Author: Rhys Bowen
This week is the newest of the Royal Spyness series by Rhys Bowen. You can read the reviews I have done of the previous books: #7 Heirs and Graces (click here), #6 The Twelve Clues of Christmas (click here,) #5 Naughty in Nice (click here,) #4 Royal Blood (click here,) and I was tickled to get an author interview with Ms. Bowen (click here.)
Copyright: August 2014 (Berkley) 304 pgs
Series: 8th in Royal Spyness Mystery series
Mystery Sub-genre: Historical Mystery
Main Character: 22 year old Lady Georgiana Rannoch, 35th in line for the throne
Setting: 1933, Ocean Liner and Hollywood CA
Obtained Through: Publisher for honest review
Georgie's mother Claire makes a surprise appearance at Kingsdowne Place where Georgie has been staying (following the events in Heirs and Graces). Her mother wants company in going to Reno for a quickie divorce from a long-ago hitching in which the other party doesn't believe in divorce. Claire is approaching marrying her rich paramor Max and wants nothing to stand in the way. Georgie jumps at the opportunity.
While aboard the five day ocean cruise, movie studio head Cy Goldman insists on casting Claire in his next picture and Claire decides to stop in Reno for the divorce on the way to Hollywood. While on board the ship, there is a robbery of an expensive ruby and Georgie runs into her kinda-sorta fiance Darcy trying to capture the "gentleman thief."
Hollywood sees Georgie getting attention from famous movie actors like sexy Craig Hart and scoundrel Charlie Chaplin. When everybody is invited to Cy's lavish castle in the hills for the weekend, nobody expects murder among the antiques and wild exotic animals roaming the grounds.
Georgie is slowly becoming more worldly, and even speaking her mind occasionally. Darcy O'Mara isn't developed much further, and seems a bit flat and just a usual fixture filling his duty of dangling the carrot of something more for Georgie. Claire Daniels is completely self-centered and mostly ignores Georgie, until Georgie gets male attention...then she is caty to her own daughter. Stella Brightwell, old show business acquaintance of Claire's and former silent film star is Cy's mistress. Stella had more to her than first assumed. Cy Goldman, head of Golden Studios is rendered as nearly larger than life and with cash to burn.
The change of venue from England or Europe to the cruise and then Hollywood had mixed results. It lost some of its charm, but picked up some old Hollywood nostalgia...so fans may have a hard time with the change. Apparently Cy's large monstrosity of a castle is based on the Hearst castle, and Randolph Hearst's Cosmopolitan Productions inspired Cy Goldman and his movie studio for the second half of this novel.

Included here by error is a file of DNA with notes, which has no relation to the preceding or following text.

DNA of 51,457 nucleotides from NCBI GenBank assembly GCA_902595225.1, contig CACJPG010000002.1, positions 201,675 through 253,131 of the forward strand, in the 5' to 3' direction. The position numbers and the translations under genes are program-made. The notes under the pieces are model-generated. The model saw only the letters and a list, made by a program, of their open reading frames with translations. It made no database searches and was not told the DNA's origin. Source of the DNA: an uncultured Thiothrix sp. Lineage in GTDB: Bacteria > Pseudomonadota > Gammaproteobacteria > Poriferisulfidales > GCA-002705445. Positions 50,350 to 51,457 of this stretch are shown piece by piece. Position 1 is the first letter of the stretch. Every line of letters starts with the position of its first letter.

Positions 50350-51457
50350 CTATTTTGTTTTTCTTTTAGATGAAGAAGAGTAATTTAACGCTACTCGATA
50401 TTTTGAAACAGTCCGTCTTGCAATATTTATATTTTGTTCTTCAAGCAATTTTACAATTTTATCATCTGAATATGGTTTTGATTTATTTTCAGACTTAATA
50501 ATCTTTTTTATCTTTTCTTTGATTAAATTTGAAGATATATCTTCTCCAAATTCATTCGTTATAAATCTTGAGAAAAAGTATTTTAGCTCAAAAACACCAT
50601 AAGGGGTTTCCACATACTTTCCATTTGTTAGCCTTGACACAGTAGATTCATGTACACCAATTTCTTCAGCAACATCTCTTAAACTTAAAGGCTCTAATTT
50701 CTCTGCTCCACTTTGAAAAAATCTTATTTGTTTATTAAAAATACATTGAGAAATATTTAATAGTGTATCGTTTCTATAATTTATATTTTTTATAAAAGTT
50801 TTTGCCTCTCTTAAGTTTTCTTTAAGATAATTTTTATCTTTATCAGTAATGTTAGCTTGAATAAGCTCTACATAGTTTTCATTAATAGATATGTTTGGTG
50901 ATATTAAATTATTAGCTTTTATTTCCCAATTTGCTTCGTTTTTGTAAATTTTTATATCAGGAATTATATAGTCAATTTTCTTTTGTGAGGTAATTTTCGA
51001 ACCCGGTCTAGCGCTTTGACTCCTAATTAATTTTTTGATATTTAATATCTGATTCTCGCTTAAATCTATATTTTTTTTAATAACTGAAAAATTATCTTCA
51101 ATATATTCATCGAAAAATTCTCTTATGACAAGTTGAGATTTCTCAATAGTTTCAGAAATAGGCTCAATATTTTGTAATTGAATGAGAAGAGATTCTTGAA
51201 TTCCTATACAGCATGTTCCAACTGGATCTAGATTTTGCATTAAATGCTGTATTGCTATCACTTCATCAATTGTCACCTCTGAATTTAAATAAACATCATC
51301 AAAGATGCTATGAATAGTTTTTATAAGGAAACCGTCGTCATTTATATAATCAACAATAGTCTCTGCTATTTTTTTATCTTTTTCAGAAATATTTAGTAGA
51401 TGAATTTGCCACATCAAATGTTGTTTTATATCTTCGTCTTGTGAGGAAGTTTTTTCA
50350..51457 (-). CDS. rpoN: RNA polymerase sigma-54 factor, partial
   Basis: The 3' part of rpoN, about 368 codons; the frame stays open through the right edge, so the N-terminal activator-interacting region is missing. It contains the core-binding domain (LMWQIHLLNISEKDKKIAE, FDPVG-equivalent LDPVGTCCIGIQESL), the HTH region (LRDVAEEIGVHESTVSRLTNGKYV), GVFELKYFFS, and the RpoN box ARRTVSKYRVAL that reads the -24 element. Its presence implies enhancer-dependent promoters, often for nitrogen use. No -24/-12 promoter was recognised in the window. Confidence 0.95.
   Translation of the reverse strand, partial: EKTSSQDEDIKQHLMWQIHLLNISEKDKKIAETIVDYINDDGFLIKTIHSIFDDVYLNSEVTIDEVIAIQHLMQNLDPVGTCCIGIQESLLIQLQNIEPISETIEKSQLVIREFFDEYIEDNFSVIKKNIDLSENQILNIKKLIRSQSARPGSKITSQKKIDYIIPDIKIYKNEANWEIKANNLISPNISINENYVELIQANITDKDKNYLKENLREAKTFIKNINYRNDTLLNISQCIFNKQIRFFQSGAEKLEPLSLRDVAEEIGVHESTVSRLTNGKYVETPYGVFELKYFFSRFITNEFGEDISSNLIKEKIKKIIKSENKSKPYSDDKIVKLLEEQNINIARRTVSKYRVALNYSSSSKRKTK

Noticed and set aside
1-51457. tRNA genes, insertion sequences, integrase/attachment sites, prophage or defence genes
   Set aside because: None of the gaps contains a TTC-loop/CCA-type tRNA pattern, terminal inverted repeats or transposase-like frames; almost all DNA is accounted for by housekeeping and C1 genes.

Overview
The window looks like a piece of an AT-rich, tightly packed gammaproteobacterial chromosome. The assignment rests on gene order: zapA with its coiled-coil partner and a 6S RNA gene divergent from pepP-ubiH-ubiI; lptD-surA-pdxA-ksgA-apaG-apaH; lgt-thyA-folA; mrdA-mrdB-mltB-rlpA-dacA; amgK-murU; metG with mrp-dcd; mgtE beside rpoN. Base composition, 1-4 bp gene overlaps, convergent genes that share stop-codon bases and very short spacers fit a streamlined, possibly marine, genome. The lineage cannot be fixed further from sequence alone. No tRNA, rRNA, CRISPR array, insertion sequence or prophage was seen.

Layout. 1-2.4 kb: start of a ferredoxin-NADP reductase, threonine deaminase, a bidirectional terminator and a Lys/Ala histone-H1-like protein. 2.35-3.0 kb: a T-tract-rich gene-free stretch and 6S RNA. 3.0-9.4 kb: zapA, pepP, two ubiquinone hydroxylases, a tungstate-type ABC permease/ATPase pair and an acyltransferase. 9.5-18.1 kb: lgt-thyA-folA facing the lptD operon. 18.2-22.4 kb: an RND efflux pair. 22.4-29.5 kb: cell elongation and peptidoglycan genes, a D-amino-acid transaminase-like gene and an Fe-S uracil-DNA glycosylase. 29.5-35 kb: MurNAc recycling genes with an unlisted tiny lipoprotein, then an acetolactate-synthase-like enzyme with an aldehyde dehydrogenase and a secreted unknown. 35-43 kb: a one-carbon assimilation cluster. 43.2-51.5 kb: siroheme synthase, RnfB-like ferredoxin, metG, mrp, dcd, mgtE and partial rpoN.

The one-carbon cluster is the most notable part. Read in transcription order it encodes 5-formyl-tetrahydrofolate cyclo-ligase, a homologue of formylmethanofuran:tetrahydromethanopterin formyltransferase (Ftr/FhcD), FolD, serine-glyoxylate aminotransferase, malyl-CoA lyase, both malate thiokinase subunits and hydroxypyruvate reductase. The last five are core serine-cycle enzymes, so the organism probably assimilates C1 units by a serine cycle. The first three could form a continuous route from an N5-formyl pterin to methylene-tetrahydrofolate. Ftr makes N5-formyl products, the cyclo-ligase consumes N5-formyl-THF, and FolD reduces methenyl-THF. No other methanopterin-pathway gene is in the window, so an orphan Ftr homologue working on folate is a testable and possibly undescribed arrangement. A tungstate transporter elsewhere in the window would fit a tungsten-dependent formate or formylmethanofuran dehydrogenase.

I hate to admit this since I really enjoy this series, but it is getting formulaic. Each story has: Georgie given an opportunity that will provide food and a place to live so she doesn't starve; Darcy somehow shows up on assignment but never has much quality time for Georgie and thinks he must wait to give her a proper life...no matter if she is going without food in the meantime; Belinda, her friend will somehow miralously wrangle an invitation to the gravy train; and Georgie's mother is always so self absorbed that Georgie scrounging for money or lodging doesn't even register. I do have to admit that Georgie is finally standing up to the impossible maid, Queenie - at least a little.
The killer confrontation had dire consequences that produced some nail-biting excitement, nice job with that. The wrap-up leaves us with some faint hope for Georgie, again, and with a vague notion that Darcy will show up eventually.
For the ardent fan, this is a good addition to the series. The American lifestyle produces some humor for the rigidly raised royal girl. Georgie gets to flex her sleuthing muscles since she is the only one rising to the challenge.
Rating: Good - A fun read with minor flaws. If you are a fan then you don't want to miss ongoing developments. If you are new to the series, this isn't the best book to start with. Best to begin with earlier books, or at the beginning.